Note that the file generated for your build pipeline will be different from what you see here. This is because I have updated the file with the tasks required to achieve our end goal.
CI Tasks – a close look
Let’s take a closer look at the tasks defined in the above build file. We will stay at a high level though, just to keep things simple for this series.
trigger: - master
The trigger specifies, pushes to which branch will trigger the continuous integration pipeline to run. In my case, it’s the
If you want to use a different branch just change the name of the branch. If we do not specify any branch, pushes to any branch will trigger a build.
pool: vmImage: 'Ubuntu-16.04'
The above lines tell which agent pool to use for a job/task of the pipeline.
variables: imageName: 'quickdevnotes/webapp:$(build.buildNumber)'
We use the variables section to declare any variables we want to use in our pipeline. For instance, here I’m creating a variable
imageName which will be set to name of the Docker image that I want to create.
The Continuous Integration best practices recommend using
$(build.buildNumber) to tag your Docker images. Because it makes it easy to update or rollback any changes.
- script: dotnet test WebApp.Tests/WebApp.Tests.csproj --logger trx displayName: Run unit tests - task: PublishTestResults@2 condition: succeededOrFailed() inputs: testRunner: VSTest testResultsFiles: '**/*.trx'
I have also added some basic unit tests to my application. With the above script, these tests will execute each time the build is run. We can also get test reports out of these test runs.
- task: Docker@1 displayName: Build an image inputs: command: Build an image containerregistrytype: Container Registry dockerRegistryEndpoint: DockerHub dockerFile: Dockerfile imageName: $(imageName) imageNamesPath: restartPolicy: always - task: Docker@1 displayName: Push an image inputs: command: Push an image containerregistrytype: Container Registry dockerRegistryEndpoint: DockerHub dockerFile: Dockerfile imageName: $(imageName) imageNamesPath: restartPolicy: always
The first in the above two tasks build a Docker image using the Dockerfile available at the root of the repository. After building the image, the second task pushes that image to our repository on Docker Hub.
To read more about the different tasks and available options, please refer the docs.
In order to push an image to your Docker Hub repository, the Docker client running on the build agent needs to authorize first. Similar to what you did while pushing the image manually.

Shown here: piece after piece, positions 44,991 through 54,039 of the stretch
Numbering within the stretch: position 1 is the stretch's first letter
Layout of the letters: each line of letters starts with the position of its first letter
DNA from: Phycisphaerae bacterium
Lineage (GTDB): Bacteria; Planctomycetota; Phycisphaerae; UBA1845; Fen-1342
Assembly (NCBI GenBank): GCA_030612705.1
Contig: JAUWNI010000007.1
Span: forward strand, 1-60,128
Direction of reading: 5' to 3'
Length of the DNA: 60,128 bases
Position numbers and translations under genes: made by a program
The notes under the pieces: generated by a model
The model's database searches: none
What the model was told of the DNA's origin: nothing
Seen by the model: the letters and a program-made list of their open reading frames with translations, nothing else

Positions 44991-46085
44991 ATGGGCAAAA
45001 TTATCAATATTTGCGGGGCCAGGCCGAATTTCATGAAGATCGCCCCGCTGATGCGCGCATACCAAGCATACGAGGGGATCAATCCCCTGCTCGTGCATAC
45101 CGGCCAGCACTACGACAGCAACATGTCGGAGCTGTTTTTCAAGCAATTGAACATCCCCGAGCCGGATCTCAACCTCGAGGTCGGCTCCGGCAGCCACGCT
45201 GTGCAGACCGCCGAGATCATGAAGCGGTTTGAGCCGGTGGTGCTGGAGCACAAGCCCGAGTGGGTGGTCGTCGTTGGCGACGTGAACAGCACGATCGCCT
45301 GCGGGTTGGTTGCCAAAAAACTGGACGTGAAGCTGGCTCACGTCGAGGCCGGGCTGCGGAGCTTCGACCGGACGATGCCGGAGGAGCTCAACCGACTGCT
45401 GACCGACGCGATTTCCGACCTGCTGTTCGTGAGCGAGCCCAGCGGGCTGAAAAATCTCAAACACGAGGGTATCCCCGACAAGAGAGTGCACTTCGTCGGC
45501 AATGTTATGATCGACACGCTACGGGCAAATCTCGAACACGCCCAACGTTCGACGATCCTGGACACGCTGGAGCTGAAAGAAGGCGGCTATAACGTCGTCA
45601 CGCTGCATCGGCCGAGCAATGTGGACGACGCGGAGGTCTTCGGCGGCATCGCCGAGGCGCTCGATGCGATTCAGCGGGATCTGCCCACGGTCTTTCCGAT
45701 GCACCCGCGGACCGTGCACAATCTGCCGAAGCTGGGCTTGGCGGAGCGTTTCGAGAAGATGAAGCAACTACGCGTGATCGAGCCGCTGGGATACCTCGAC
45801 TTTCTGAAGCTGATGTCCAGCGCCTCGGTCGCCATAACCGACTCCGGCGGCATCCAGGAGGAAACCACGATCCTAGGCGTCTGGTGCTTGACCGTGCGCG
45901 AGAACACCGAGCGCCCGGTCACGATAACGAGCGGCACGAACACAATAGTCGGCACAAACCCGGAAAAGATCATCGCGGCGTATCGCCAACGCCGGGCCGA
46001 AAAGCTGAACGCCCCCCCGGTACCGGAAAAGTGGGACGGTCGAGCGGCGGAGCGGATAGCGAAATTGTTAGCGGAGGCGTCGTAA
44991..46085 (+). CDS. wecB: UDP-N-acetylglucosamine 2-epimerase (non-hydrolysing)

- task: Docker@1 ... dockerRegistryEndpoint: DockerHub ...
dockerRegistryEndpoint is set to a docker registry service connection that holds the credentials for Docker Hub account and is used for authorization. Let’s set up that next.
Docker Registry Service Connection
From the bottom left of the navigation pane, select Project Settings. Then under Pipelines, select Service connections and you should see your GitHub connection here.
To a Docker Registry connection, click New service connection and from the list select Docker Registry.
On the next dialog window, select Docker Hub as the Registry Type and set DockerHub (must be same as
dockerRegistryEndpoint in build, task) as the Connection Name.
Then, provide the Docker ID and Password of your Docker Hub account. Email is optional. Please ensure “Allow all pipelines to use this connection” is checked.
You can verify the connection by using the “Verify this connection” link. Click “OK” and we are good to go.
Testing the Build Pipeline
I believe, by now you have enough information to customize your continuous integration pipeline. Alright then, it’s time to test if it does what we expect.
Go to Pipelines > Builds and select Queue to queue a build. If you don’t get any errors, you must see a build in progress. Here is the output from my build pipeline, after a successful build:
The final task in the pipeline has successfully pushed the newly built Docker image to Docker Hub. Notice the image tag, which is equal to the build number in the above image:
To make a final test, change something in the application code and push it to the
master branch. This will trigger the build and you will see the commit message as build title:
Notice how the build description tells you about the build trigger, and this proves it is not a manual trigger.
In this article, we have successfully set up a working continuous integration build pipeline with Microsoft Azure DevOps. Starting from building a .Net Core web application, to setting up a CI pipeline, we are halfway through.
Next, we will set up a release pipeline to deploy our application as a Docker container on Azure Web App Service. It’s going to be fun.